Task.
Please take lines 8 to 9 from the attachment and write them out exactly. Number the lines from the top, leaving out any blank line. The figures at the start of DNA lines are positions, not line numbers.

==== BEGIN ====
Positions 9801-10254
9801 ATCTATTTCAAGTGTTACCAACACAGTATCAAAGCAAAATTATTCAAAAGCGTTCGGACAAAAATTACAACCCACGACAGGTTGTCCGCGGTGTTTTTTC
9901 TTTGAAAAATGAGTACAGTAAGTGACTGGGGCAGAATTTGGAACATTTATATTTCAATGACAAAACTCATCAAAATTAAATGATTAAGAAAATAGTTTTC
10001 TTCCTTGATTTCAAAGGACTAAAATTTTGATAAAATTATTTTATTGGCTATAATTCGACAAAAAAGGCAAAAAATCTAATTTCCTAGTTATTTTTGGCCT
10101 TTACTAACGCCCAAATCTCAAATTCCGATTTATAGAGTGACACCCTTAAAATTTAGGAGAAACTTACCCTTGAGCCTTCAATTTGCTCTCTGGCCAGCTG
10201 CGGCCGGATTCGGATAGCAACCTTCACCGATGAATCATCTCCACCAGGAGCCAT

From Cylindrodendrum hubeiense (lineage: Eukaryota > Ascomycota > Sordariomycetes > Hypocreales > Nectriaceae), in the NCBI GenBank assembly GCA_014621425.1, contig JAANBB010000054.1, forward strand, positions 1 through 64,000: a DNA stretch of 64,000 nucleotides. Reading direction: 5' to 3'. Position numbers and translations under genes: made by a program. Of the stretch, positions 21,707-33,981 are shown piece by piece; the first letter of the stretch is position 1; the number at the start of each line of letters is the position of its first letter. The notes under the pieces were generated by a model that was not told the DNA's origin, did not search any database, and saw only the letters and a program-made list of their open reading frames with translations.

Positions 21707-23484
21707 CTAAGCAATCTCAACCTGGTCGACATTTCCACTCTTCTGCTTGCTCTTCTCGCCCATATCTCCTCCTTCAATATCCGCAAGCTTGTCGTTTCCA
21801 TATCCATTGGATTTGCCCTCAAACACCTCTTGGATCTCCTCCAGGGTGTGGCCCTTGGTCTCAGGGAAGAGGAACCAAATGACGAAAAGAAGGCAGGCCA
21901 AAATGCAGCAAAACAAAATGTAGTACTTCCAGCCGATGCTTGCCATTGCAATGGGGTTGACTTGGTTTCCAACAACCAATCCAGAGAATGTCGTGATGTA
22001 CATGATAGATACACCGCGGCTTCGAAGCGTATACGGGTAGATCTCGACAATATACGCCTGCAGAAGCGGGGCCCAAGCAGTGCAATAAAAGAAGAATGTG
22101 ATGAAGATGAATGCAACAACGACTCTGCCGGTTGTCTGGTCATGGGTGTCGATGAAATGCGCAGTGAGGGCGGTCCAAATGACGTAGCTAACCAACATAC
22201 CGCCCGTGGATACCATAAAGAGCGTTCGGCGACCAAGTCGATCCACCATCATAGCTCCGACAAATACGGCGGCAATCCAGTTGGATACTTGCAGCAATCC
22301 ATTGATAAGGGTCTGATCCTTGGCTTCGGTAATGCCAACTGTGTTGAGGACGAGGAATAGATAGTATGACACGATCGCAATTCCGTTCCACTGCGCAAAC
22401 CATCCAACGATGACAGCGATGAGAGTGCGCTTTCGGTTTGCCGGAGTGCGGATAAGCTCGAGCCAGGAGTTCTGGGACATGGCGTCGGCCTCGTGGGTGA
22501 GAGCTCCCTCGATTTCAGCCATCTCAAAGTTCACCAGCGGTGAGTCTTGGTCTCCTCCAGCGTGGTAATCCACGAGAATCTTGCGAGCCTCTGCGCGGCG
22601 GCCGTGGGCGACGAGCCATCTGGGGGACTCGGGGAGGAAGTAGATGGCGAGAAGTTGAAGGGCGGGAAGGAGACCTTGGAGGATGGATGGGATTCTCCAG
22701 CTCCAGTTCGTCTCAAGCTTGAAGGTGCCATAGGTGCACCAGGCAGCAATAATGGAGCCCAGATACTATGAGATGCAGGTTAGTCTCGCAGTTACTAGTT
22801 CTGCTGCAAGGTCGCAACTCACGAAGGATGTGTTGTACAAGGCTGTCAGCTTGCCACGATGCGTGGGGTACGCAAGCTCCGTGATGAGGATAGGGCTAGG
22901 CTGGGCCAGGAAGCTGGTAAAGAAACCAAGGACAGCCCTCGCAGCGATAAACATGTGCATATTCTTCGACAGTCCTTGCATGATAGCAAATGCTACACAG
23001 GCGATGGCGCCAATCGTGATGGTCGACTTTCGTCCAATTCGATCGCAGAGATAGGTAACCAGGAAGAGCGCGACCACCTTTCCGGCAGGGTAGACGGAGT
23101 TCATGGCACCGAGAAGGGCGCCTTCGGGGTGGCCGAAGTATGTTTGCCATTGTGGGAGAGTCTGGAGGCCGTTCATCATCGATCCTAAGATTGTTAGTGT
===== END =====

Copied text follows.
Positions 21707-23484
21707 CTAAGCAATCTCAACCTGGTCGACATTTCCACTCTTCTGCTTGCTCTTCTCGCCCATATCTCCTCCTTCAATATCCGCAAGCTTGTCGTTTCCA